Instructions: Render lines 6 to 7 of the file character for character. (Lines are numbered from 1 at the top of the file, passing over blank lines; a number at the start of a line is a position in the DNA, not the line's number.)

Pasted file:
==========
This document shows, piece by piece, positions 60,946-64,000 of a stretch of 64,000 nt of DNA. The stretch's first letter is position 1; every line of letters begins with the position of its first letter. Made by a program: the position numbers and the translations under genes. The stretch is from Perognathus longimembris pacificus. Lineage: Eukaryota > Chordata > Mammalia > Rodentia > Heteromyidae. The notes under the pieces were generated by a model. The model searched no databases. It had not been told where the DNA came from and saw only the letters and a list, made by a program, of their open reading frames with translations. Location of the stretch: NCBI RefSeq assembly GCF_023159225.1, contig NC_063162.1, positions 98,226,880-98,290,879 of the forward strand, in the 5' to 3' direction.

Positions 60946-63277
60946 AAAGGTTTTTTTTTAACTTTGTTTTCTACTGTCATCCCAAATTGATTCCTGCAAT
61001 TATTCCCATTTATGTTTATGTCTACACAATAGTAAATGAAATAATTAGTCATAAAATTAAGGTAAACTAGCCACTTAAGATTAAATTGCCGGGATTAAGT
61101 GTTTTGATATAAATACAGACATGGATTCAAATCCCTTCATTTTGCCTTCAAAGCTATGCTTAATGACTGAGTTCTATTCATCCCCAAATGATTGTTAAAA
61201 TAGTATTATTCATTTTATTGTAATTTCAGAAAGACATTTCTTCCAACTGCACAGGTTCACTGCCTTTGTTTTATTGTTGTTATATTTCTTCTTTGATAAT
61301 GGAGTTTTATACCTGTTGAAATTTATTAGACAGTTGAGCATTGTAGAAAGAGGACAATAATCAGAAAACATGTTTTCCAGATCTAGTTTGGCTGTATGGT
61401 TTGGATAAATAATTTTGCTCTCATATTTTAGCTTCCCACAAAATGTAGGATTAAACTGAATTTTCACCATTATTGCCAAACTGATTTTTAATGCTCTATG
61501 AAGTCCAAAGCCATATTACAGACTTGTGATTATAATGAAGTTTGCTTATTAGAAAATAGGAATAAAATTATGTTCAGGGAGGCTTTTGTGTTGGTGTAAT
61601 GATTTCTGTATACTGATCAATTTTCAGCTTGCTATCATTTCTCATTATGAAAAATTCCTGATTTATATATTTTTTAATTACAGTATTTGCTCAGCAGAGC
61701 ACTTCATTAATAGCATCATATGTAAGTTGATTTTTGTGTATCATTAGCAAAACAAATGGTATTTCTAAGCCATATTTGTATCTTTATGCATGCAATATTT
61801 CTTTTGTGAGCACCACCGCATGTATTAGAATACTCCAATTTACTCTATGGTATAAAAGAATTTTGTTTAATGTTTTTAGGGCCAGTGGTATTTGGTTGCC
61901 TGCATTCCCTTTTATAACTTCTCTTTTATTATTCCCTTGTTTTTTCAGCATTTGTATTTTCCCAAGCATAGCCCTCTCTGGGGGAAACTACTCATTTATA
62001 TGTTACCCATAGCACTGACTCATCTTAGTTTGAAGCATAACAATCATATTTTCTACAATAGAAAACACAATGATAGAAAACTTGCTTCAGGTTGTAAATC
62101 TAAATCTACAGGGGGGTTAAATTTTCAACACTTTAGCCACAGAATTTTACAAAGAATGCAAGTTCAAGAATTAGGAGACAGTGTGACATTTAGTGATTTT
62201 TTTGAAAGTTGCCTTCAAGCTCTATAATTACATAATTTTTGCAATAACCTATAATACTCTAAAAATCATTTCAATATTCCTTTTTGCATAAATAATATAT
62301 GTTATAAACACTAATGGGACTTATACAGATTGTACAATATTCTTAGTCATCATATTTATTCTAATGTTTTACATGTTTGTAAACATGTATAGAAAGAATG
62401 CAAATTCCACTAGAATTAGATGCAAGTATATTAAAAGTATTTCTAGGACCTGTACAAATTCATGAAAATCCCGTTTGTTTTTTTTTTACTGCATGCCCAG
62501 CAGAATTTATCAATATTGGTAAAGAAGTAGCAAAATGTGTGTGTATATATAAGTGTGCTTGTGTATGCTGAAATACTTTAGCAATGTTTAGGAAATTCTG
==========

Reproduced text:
61201 TAGTATTATTCATTTTATTGTAATTTCAGAAAGACATTTCTTCCAACTGCACAGGTTCACTGCCTTTGTTTTATTGTTGTTATATTTCTTCTTTGATAAT
61301 GGAGTTTTATACCTGTTGAAATTTATTAGACAGTTGAGCATTGTAGAAAGAGGACAATAATCAGAAAACATGTTTTCCAGATCTAGTTTGGCTGTATGGT